Doctor Who (1963–1989)
7.6/10
268
4 user 2 critic

The War Machines: Episode 1 

The Doctor and Dodo return to London in the present day where the Doctor becomes concerned about WOTAN, a new super-computer installed in the Post Officer Tower.

Director:

Michael Ferguson

Writers:

Ian Stuart Black (by), Kit Pedler (based on an idea by)
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Cast

Episode cast overview:
William Hartnell ... Dr. Who
Jackie Lane ... Dodo
Alan Curtis ... Major Green
John Harvey John Harvey ... Professor Brett
Anneke Wills ... Polly
Sandra Bryant Sandra Bryant ... Kitty
Michael Craze ... Ben
Ewan Proctor Ewan Proctor ... Flash
William Mervyn William Mervyn ... Sir Charles Summer
John Cater ... Professor Krimpton
Ric Felgate Ric Felgate ... Roy Stone - American Journalist
John Doye John Doye ... Interviewer
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Storyline

The Doctor and Dodo return to London in the present day where the Doctor becomes concerned about WOTAN, a new super-computer installed in the Post Officer Tower.

Plot Summary | Add Synopsis


Certificate:

TV-G | See all certifications »
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Details

Country:

UK

Language:

English

Release Date:

25 June 1966 (UK) See more »

Company Credits

Show more on IMDbPro »

Technical Specs

Runtime:

Sound Mix:

Mono

Aspect Ratio:

1.33 : 1
See full technical specs »
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Did You Know?

Trivia

This episode takes place in London on July 20, 1966. See more »

Quotes

WOTAN: Doctor Who is required! Bring him here!
See more »

Connections

Featured in Doctor Who Live: The Afterparty (2013) See more »

Soundtracks

Hypnosis
(uncredited)
Composed by Eric Siday
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User Reviews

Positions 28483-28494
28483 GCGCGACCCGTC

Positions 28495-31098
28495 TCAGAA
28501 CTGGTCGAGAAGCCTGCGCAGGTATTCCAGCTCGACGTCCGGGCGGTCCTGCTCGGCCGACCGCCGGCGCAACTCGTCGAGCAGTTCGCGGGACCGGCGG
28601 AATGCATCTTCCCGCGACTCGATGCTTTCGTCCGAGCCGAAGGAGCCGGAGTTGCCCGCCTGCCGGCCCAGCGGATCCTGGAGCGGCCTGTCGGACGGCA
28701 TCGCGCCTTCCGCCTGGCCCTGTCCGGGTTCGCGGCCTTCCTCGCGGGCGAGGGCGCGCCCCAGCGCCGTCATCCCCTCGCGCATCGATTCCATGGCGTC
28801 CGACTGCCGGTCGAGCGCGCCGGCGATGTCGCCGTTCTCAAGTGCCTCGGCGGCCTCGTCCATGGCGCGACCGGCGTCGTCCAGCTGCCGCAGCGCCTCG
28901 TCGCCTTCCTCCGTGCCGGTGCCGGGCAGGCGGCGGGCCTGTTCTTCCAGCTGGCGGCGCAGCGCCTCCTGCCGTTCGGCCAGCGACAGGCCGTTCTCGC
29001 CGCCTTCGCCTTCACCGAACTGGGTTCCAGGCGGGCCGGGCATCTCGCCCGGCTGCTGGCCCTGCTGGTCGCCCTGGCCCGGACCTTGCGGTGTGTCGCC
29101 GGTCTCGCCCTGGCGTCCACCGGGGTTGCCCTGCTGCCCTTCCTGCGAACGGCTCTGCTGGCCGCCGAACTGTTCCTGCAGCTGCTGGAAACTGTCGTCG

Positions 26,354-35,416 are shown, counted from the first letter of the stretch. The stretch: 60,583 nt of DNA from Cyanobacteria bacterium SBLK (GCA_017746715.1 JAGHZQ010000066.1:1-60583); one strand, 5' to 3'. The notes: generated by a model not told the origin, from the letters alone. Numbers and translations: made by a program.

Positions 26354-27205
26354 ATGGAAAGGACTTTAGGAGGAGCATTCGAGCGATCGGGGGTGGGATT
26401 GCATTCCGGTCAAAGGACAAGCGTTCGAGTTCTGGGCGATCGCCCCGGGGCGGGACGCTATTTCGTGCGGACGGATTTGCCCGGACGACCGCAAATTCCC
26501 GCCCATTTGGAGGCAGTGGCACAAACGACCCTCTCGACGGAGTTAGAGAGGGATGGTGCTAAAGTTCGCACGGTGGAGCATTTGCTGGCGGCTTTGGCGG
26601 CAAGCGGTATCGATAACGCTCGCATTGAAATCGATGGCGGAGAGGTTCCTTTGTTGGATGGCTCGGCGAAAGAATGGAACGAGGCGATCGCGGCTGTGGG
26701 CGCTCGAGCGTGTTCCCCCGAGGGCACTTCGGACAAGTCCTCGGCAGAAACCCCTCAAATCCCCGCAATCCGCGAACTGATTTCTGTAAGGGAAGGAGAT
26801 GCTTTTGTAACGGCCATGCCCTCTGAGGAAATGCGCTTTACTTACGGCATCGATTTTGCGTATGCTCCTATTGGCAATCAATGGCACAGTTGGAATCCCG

Contemporary Earth setting with military backup, this adventure is a preview of the Third Doctor style of the 70s
19 August 2014 | by A_Kind_Of_CineMagicSee all my reviews

Review of all 4 episodes:

This is the first time a whole story was set on a contemporary Earth. It really foreshadows the later style of Doctor Who in the Jon Pertwee era. For that reason this is a notable adventure.

The story involves a revolutionary new computer called WOTAN which can think for itself being unveiled by Professor Brett (John Harvey) at London's Post Office Tower. This is intended to be linked up with other such computers to be installed around the world. Of course the computer actually decides to take over the world.

The 1966 setting and the story itself are very much designed to allow producer Innes Lloyd and story editor Gerry Davis put their stamp on the show making it more action-orientated, gutsy and trendy. One companion of the Doctor exits in part 2 (Jackie Lane as Dodo) and he acquires two new young, swinging sixties companions Polly and Ben who are introduced for the youth of the day to have someone they really relate to alongside the Doctor. Both of them work very well, having good banter together and carrying out their roles in the plot convincingly. Dodo was never that great as a companion so this is a definite improvement in that respect but previous companion Steven, who left in the previous story, was better in my opinion. William Hartnell as 'The Doctor' continues as strongly as ever. These central performances and the majority of dialogue are the strengths of this story adding a lot of quality.

The plot itself is not very well thought through at all in some aspects and has a general lack of logic. For example, a tramp is killed late at night and his picture appears in the next mornings paper which would be impossible of course. WOTAN also is shown to manufacture parts, pack (into boxes inexplicably pre- marked with WOTANS 'W' logo), ship and construct new machines all in the space of about 12 hours, which again seems impossible. Another silly aspect is the Doctor being referred to as "Doctor Who" when all fans know that is never meant to be the actual name of the character only the title of the show!

In addition to the lack of logic, 'WOTAN' and the war machines are also not that impressively realised. They look a bit silly and WOTAN is entirely unconvincing in most respects. All these issues detract quite a lot from the quality of the story but taken as a whole it is still an entertaining adventure exploring issues of machines taking over which were very prominent at the time. It has strong dialogue, good action and good acting. So it is not bad at all overall, it is a decent sci-fi story but below average for Doctor Who standards.

My Ratings: Episode 1 - 8/10, Episode 2 - 6.5/10, Episode 3 - 7.5/10, Episode 4 - 7.5/10

Season 3 is, in my opinion, clearly stronger than Season 2 but due, probably, to the changes in production team the quality is not even across the whole season. It does not reach the standards of Season 1 or the best seasons of the show but it is a fairly average quality season overall.

Overall Season 3 average rating - 8.5/10


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